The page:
Smart Device Projects
The second core piece of the support for smart device applications in VS .NET 2003 is SDP. Simply put, SDP provides the integration components necessary to build great mobile applications in VS .NET. Its core components include the project system and its support for languages.
As a result of the integration of SDP, to create a smart device project, a developer simply needs to select the Smart Device Application icon in the New Project dialog box. When selected, the Smart Device Application Wizard is invoked, as shown in Figure 1.
Figure 1 Creating a Smart Device Project.
This figure shows the dialog box used to select the platform and project type for a new application targeting the Compact Framework.
As you can see in Figure 1, SDP supports two platform types, Pocket PC and Windows CE .NET, and, for each one, a set of project types listed below:
Windows Application. Used to create a form-based application using the Windows.Forms assembly. In a Pocket PC project, the forms are defaulted to the Landscape view and are 240 x 320; in Windows CE .NET, project forms are 640 x 443.
Class Library. Used to create a code library assembly that can be referenced by other projects. This is useful for encapsulating reusable code.
Console Application (Nongraphical Application). The former title appears when choosing Windows CE, while the latter is for Pocket PC. In both cases, the application does not contain windows and its execution begins via a Main method. In the case of Windows CE, output can be directed to a console window (Console.WriteLine), whereas in Pocket PC the application does not support any user interface.
Empty Project. An empty project that can subsequently be populated with project items.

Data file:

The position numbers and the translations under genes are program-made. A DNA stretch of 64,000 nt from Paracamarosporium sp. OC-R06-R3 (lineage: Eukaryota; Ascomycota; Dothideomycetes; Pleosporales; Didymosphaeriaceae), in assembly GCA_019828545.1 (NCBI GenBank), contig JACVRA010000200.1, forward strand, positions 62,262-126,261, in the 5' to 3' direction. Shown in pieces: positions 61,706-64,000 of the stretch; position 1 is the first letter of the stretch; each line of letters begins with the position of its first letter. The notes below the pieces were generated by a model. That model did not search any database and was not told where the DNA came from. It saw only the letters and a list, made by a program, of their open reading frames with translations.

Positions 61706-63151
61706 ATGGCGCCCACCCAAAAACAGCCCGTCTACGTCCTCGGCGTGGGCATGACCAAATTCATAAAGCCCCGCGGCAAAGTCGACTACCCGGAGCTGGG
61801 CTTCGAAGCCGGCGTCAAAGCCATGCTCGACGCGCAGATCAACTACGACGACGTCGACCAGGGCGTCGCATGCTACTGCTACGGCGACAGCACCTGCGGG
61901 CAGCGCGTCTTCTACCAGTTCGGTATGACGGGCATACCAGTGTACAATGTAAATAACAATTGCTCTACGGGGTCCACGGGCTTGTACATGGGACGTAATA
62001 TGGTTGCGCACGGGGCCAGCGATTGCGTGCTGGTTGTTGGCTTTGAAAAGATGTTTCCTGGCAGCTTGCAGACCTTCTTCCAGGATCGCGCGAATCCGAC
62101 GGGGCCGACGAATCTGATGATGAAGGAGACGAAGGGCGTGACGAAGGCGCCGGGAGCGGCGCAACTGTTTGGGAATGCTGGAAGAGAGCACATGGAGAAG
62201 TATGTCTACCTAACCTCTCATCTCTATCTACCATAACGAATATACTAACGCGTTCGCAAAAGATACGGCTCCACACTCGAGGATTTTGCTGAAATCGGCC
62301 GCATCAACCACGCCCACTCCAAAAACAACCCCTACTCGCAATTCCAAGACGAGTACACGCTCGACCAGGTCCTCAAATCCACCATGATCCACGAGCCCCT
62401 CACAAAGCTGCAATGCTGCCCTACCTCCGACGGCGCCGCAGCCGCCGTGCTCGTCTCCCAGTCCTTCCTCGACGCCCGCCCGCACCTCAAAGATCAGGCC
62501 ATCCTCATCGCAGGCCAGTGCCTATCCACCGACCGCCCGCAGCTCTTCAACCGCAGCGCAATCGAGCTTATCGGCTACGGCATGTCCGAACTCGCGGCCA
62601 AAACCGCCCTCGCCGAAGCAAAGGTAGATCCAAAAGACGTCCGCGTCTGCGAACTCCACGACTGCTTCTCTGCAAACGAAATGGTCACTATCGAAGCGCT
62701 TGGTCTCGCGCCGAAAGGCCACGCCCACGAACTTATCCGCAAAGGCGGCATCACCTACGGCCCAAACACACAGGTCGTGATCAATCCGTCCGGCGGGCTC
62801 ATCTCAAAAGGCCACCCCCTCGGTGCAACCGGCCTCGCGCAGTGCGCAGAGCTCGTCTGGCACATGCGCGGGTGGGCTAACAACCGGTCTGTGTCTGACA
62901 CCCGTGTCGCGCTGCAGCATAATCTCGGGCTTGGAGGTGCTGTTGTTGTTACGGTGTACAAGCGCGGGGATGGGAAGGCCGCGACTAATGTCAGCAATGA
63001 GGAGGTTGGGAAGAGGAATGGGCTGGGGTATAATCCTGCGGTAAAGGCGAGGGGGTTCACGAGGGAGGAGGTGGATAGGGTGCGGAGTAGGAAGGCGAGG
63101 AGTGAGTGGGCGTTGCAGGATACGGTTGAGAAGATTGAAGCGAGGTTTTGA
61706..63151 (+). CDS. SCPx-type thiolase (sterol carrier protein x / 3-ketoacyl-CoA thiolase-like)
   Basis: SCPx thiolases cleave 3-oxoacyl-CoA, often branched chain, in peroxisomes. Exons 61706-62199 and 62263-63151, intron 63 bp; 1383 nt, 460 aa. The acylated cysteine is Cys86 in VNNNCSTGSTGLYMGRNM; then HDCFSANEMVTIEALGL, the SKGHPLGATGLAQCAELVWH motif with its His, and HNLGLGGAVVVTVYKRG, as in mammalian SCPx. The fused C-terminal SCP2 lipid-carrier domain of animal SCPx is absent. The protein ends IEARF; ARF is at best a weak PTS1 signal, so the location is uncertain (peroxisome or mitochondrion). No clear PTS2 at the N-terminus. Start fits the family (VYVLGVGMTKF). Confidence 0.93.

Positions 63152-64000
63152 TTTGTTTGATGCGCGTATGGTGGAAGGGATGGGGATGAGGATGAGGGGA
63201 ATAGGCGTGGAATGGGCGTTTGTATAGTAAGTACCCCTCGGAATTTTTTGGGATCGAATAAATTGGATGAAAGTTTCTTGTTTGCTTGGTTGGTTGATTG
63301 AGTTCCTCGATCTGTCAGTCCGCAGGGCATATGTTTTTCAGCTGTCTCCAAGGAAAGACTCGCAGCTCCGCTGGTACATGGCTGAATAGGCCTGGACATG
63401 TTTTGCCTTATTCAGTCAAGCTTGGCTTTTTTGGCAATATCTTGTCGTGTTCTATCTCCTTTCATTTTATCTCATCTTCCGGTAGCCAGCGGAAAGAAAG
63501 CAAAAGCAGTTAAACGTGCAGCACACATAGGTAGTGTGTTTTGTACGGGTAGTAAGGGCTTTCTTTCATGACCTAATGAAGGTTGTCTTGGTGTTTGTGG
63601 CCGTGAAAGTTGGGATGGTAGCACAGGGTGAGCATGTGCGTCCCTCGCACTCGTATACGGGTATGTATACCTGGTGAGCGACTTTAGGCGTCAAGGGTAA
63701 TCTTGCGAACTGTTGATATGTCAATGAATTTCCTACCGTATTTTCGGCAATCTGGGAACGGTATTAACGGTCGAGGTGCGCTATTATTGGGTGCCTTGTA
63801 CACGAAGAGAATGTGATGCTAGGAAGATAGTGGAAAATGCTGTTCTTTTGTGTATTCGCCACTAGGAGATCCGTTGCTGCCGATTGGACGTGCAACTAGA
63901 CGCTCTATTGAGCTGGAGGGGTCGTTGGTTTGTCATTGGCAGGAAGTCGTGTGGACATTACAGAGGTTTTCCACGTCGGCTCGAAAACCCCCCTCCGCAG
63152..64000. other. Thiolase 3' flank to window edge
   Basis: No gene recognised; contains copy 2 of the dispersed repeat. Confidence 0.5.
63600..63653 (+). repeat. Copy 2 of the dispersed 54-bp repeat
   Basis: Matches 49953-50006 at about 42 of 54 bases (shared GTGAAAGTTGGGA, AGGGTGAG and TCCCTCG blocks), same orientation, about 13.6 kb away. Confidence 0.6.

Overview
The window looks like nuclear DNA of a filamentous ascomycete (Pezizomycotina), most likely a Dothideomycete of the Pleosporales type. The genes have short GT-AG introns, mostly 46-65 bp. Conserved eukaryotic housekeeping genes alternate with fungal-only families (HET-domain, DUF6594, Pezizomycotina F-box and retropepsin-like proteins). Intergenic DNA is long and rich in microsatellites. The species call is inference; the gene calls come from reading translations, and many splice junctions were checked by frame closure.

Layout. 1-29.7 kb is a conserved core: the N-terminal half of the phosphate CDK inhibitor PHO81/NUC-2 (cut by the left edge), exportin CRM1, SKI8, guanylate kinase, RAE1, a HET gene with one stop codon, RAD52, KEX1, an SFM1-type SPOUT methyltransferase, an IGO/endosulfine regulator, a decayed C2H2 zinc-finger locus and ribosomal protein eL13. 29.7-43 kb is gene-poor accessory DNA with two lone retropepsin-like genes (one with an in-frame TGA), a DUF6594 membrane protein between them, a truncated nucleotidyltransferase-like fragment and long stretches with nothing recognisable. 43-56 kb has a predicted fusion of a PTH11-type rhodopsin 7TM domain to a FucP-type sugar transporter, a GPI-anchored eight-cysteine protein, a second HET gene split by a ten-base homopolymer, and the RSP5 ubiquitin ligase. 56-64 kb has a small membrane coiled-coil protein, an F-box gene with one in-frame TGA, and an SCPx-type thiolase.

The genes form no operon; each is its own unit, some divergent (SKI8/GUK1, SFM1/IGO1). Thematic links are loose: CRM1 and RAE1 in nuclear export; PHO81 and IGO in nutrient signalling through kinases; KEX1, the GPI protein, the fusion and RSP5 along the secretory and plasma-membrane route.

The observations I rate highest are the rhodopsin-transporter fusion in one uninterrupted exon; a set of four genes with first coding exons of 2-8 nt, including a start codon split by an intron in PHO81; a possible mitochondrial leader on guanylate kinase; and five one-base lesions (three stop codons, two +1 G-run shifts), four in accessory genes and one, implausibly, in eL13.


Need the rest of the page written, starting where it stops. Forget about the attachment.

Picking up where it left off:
The wizard also shows the targets that are currently available for deploying and executing the Compact Framework application. By default, SDP installs both Windows CE .NET and Pocket PC 2002 emulators and, of course, lists actual devices that may be connected to the development machine. If Pocket PC is chosen as the platform, only the Pocket PC emulator and device are shown.
As previously mentioned, SDP includes managed compilers for both VB and C#, but not any of the other managed languages. Overall, VB developers will encounter more of a subset of the desktop Framework than will C# developers. This is the case because VB in the Compact Framework does not support the intrinsic VB I/O functions or late binding. The C# language syntax, on the other hand, is 100% compatible with that in the desktop Framework and adheres to the ECMA-334 specification. However, both compilers support the full object-oriented nature of managed code and allow full implementation and interface inheritance, which makes possible code reuse and polymorphic programming.